Yesterday’s ride, on which topography was my co-pilot

I had a great ride yesterday.

It was one of those rare days when I found myself communicating with the drivers and pedestrians around me — and not that way, for a change — as we waved one another through busy intersections and signaled our thanks for little roadway courtesies.

Then there was the brief, but pleasant conversation about the idiocy of passing drivers with a passing pedestrian, as six cars blew through the crosswalk after I had stopped to let him cross — despite the fact that pedestrians in the crosswalk have the right-of-way in every circumstance here in California.

And yes, that means we have to stop, too.

On the other hand, it was only a couple of hills that made the difference between making it home with a smile on my face, and maybe not making it home at all.

The first came on my way out, just over a mile from my home.

The street I take through the Westwood area, Ohio, goes up and down a brief series a hills before culminating in a short, steep climb on the last block before Westwood Blvd.

I ride with more caution than usual on that block, as drivers tend to pull out suddenly from alleys and curbs, and dart across the road in search of a highly prized parking space near the Coffee Bean. Normally, that would suggest taking the lane, but I’ve learned the hard way that drivers there will just go around me anyway as my speed slows going uphill, jumping over to the wrong side of the road and cutting around me so closely that I’d rather take my chances in the door zone.

This time, I nearly won the door prize, as a driver threw her door open directly in my path without the slightest look in her mirror.

Fortunately, I was on that section where gravity slows me from well over 25 mph at the bottom of the hill to just over 10 mph at the crest. Had it occurred on level ground, where I usually cruise at around 18 to 20 mph, her door would have nailed me, knocking me in front of the oncoming cars rushing to make the light.

But as it was, I’d slowed enough that I was able to react in time, if only barely.

And in biking, barely is usually good enough.

Then on my way back home, I was riding back up San Vicente Blvd in Santa Monica, on that long, gradual climb between 7th and 26th.

I’ve learned to keep a close eye on the cars waiting between the wide median islands in the center of the roadway — what New Orleanians call the neutral ground — because they tend to dart across once vehicular traffic clears. And often without looking for bikes first, despite one of the area’s most heavily travelled bike lanes.

Sure enough, I saw an SUV waiting beside the grassy island at the next crossroad. Once the last car passed, she gunned her engine and cut in front of me without ever looking in my direction.

On level ground, my speed would have carried me directly into her path. But as it was, the long climb had reduced my speed just enough that I was able to make a panic stop a few feet from the face of her highly startled passenger.

And instead of ending my day as a hood ornament, I put it behind me and continued home. Even if I did have to resist the temptation to chase her down and employ a few choice expletives in explaining the necessity of watching for all road users.

So sometimes, it’s skill that gets us through the most difficult situations. Sometimes it’s luck.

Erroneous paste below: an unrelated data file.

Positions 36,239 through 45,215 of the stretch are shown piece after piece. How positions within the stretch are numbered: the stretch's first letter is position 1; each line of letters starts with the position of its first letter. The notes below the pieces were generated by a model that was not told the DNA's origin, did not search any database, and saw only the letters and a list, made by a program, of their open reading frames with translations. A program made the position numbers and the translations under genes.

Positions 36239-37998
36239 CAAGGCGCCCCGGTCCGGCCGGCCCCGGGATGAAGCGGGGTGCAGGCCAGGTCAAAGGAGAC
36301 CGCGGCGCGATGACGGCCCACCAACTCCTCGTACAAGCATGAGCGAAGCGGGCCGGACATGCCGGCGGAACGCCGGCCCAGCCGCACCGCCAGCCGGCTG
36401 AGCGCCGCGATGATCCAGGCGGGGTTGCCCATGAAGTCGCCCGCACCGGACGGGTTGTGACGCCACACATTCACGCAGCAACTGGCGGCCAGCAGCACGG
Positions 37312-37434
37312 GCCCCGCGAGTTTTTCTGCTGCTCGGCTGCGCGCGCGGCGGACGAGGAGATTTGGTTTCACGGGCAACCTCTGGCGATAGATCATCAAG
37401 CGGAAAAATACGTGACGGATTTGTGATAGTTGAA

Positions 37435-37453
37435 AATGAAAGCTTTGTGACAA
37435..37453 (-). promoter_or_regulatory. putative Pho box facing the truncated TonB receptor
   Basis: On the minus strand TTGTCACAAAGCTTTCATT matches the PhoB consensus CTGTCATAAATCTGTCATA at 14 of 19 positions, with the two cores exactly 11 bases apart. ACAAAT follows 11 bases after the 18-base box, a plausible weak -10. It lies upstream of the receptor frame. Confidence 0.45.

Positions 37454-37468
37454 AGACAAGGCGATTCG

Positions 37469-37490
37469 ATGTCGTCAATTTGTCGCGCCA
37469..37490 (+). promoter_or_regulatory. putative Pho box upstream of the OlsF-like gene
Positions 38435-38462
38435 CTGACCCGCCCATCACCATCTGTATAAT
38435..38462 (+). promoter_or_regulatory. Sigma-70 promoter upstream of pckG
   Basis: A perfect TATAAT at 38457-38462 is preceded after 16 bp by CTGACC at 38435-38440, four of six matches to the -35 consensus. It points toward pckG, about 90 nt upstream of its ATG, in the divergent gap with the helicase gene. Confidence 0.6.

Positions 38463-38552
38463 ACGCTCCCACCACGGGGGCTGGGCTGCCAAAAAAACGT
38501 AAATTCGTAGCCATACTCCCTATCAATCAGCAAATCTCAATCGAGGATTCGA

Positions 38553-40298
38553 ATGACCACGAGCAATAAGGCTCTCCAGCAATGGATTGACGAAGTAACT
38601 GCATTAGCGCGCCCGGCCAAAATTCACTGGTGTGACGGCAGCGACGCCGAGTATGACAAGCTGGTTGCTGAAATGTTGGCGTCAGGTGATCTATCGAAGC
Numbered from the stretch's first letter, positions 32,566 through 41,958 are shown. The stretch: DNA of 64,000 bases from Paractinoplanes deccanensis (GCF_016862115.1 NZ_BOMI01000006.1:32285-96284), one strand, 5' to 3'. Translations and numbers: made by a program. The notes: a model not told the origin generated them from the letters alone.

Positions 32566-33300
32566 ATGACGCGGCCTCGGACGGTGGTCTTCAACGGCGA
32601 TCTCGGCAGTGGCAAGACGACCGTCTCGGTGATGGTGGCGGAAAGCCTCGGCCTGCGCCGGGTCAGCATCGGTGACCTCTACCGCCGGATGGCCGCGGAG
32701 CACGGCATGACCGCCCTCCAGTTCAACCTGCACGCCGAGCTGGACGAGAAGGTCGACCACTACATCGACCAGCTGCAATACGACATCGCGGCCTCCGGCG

And sometimes, it’s just topography.

……..

Cyclists help beautify the streets they ride in Glendale. A handful of voters pick traffic calming as the factor that would most make them more comfortable riding on a major street. Has it really been a year since the infamous Hummer Incident — and almost that long since we were promised a police report? LADOT explains the thought process behind the bike corral project, which will move forward to the full City Council. Stephen Box takes on the problem of bike parking, or the lack thereof. Not to mention the lack of bike planning in Metro’s new Westlake/MacArthur Park development. Benecia approves, then cancels, a competitive pro/am bike event scheduled for June. A new car technology could see you and brake in time even if the driver doesn’t. Riders love LaHood, but truckers don’t; well maybe not all truckers. A Boston biker gets hit by a red light-running…cyclist. A man in America’s most dangerous state for cyclists is seriously injured when his bike hits a parked truck, but he doesn’t. One of my favorite Cycle Chic writers asks if the government will embrace cycling, or do we all just have to be brave? A flawed new bike lane debuts in Baltimore. A pseudo Sarah Palin rides the Tour de Fat back in my hometown. It’s spring, when cyclists fight tourists for space on the Brooklyn Bridge; sounds like summer in Santa Monica. The Brooklyn Borough President — who travels in a chauffeured SUV— say NYDOT Commissioner Janet Sadik-Khan just wants to make life harder for drivers. But despite the recent tripling of New York’s bike lanes, only 5% of the city’s streets have them. A Brooklyn man faces criminally negligent homicide charges for running down a cyclist on Flatbush Avenue, which is in that other 95%. Police threaten to cut bikes from sign posts in Brooklyn. Debunking the biking myths in Spokane. Honestly, we shouldn’t have to envy Tucson this much. Biking the first and last mile. A Brit cyclist is fined £700 plus court costs after running a red light; of course, swearing at the police and trying to ride away didn’t help. Maybe bike training for constables isn’t such a bad idea after all. Maybe the best way to talk a grandmother into biking is tell her she needs a mobility scooter. The Four Season’s says ask your concierge about biking in Budapest.

Finally, the rookie NYPD cop who pushed a Critical Mass cyclist off his bike — then brought bogus charges against the biker — goes on trial in New York.

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